Although the Buddha is often credited with that quote, its origin doesn’t really matter. Few people would dispute its message. So if most people would agree that our thoughts determine how we feel, then why are we not very good at monitoring our thoughts? The analogy of The Three Rooms can help.
When our thoughts are in the Past Room, we continuously think of events that have caused us to feel negative emotions based on what we perceive others to have said or done to us…or us to them. We tend to dwell on those thoughts which further perpetuates the negative emotions they generate. Resentment, guilt, anger and shame are a few of the emotions we feel when our thoughts are in the Past Room.
This is when we think about all the things that can go wrong and we focus on the worst-case scenarios. We look around at what is, and we project the image of what we don’t have into the future. The feeling of stress and anxiety that this creates is what actually pushes away the very things we desire.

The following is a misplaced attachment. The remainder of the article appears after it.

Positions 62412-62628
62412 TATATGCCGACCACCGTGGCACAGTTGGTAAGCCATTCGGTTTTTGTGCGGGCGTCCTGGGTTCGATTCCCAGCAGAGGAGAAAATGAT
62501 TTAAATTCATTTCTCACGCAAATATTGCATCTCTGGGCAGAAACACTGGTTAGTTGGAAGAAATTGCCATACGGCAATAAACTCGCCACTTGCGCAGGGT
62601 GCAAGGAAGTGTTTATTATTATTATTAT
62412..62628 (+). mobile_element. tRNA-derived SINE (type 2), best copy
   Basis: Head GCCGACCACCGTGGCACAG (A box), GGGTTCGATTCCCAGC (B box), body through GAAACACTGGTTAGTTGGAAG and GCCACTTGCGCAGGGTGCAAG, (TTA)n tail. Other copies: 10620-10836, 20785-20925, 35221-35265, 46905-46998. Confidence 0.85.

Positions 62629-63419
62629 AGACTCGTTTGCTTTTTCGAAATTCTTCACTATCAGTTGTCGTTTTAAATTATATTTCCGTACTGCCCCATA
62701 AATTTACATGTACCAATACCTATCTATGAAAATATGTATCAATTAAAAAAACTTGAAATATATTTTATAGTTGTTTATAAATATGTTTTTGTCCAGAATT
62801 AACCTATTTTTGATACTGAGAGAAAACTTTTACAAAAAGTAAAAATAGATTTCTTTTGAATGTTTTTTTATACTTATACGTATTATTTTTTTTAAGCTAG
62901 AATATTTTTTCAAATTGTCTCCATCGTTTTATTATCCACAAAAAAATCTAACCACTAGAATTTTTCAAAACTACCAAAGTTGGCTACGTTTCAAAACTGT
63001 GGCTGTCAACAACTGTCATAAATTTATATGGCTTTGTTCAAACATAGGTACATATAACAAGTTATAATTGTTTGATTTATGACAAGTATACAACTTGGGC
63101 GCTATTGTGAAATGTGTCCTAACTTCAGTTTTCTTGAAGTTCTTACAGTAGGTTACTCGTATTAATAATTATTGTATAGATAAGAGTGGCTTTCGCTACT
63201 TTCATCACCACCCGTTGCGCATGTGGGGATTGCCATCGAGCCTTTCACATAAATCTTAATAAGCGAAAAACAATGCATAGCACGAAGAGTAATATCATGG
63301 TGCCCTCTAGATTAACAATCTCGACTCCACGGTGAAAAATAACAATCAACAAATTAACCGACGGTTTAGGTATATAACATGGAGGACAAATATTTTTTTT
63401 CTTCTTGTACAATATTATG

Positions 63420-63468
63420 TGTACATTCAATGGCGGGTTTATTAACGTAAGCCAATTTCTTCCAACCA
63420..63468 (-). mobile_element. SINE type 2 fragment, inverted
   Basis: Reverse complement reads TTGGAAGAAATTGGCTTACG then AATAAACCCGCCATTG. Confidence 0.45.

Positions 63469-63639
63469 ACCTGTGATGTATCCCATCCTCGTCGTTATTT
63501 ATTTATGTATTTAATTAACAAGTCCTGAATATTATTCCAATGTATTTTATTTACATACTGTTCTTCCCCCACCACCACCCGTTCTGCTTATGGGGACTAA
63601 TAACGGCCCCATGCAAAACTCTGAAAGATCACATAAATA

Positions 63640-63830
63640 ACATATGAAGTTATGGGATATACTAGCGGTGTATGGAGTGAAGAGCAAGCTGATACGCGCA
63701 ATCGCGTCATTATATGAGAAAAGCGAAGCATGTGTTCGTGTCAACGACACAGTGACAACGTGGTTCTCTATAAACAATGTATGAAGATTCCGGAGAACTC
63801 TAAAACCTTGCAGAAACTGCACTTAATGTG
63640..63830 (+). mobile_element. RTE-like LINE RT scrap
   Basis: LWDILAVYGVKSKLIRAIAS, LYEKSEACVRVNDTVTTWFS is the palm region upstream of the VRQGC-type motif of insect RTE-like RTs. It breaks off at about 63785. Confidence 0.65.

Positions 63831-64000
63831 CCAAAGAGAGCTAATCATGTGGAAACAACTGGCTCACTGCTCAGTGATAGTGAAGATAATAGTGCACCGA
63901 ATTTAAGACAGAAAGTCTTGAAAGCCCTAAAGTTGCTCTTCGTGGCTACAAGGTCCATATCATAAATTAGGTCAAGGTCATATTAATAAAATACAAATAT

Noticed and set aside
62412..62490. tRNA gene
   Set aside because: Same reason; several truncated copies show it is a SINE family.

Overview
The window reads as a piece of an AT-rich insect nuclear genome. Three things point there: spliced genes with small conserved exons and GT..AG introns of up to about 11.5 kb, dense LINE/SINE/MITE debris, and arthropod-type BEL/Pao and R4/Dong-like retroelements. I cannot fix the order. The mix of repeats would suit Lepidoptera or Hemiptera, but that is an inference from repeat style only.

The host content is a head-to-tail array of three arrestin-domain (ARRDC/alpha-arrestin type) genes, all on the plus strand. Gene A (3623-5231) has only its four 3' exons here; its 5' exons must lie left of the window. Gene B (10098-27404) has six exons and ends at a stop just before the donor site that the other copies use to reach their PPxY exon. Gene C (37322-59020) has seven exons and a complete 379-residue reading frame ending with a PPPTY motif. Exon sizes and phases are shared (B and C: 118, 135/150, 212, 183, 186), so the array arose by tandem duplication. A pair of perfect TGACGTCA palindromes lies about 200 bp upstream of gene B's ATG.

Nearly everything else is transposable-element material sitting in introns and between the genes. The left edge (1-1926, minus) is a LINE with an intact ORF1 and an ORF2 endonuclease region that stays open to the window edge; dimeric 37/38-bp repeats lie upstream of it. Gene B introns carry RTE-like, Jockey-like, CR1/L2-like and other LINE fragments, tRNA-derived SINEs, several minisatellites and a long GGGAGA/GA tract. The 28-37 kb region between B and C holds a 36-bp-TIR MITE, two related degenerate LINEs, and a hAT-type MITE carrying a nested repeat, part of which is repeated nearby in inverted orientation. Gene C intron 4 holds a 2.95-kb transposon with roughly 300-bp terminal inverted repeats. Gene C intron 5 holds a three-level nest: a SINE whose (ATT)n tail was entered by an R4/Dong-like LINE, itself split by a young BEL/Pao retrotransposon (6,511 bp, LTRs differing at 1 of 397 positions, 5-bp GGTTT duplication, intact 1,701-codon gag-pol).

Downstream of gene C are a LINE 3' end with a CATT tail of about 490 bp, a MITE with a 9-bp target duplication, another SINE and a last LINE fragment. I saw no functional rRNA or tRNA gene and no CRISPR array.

When our thoughts are stuck in the Past or Future Room, we are constantly seeing the world as separate from us, so we feel the separation from our own Higher Self. That is the singular cause of the negative emotions we feel in the Past and Future Rooms.
Instead of looking at what is, this is when we focus on what can be. There is an absence of negative thought, so there is nothing preventing us from feeling our connection to our Source. The love that we feel when we are in communion with our Higher Self is the feeling that allows us to attract into our lives that which we desire.
A thought is a vibration that is stored as energy in a Field of Potential Probabilities, waiting to manifest.